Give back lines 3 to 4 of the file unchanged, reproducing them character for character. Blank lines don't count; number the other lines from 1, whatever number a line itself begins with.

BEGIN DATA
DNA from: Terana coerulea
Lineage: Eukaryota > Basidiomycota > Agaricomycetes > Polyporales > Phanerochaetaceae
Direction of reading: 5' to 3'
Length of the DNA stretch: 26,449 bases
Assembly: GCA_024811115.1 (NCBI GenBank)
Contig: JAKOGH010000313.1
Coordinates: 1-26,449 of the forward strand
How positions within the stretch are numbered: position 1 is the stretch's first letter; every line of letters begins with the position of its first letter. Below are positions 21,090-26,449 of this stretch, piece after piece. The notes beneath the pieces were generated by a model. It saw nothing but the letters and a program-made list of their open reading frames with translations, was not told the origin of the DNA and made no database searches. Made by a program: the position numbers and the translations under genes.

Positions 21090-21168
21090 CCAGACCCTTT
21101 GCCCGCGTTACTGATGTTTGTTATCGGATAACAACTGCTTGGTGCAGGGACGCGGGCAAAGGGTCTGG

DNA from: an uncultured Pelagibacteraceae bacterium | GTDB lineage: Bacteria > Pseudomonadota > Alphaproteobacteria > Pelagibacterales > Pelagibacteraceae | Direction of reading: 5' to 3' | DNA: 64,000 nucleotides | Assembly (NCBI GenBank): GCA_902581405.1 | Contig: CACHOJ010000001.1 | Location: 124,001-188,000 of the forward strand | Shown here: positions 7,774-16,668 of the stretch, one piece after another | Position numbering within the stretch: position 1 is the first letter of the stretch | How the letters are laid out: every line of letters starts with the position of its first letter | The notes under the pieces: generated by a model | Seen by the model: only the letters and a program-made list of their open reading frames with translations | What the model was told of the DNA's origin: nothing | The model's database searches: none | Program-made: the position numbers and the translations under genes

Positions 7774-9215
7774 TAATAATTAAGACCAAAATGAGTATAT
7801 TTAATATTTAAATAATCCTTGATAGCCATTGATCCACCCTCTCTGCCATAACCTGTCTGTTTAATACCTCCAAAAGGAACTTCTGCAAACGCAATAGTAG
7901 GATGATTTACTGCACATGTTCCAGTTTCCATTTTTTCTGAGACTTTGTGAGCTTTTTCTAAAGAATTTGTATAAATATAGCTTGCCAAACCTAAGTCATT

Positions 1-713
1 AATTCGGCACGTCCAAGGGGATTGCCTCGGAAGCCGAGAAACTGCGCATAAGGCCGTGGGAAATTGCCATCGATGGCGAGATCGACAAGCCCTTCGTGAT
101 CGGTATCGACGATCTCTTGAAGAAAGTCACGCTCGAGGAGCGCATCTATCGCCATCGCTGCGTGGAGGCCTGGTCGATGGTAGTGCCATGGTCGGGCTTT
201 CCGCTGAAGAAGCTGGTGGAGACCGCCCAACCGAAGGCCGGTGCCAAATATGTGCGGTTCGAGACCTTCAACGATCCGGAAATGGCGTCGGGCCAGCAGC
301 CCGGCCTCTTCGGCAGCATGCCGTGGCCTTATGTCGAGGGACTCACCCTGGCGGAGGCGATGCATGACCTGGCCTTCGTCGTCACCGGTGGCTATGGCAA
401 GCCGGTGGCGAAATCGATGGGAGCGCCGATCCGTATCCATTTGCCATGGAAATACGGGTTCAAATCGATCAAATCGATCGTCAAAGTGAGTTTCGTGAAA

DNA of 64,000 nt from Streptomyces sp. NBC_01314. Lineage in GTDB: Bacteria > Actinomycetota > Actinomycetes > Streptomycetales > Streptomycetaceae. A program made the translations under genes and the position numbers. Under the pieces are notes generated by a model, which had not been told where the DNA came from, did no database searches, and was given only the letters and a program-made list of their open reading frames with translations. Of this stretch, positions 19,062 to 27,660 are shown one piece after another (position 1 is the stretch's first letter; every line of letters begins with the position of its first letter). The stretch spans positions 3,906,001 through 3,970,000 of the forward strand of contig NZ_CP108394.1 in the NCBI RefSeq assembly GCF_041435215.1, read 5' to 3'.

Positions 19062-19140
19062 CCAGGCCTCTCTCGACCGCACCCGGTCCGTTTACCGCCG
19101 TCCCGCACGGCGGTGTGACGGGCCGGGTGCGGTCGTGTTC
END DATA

Direction of reading: 5' to 3'
Length of the DNA stretch: 26,449 bases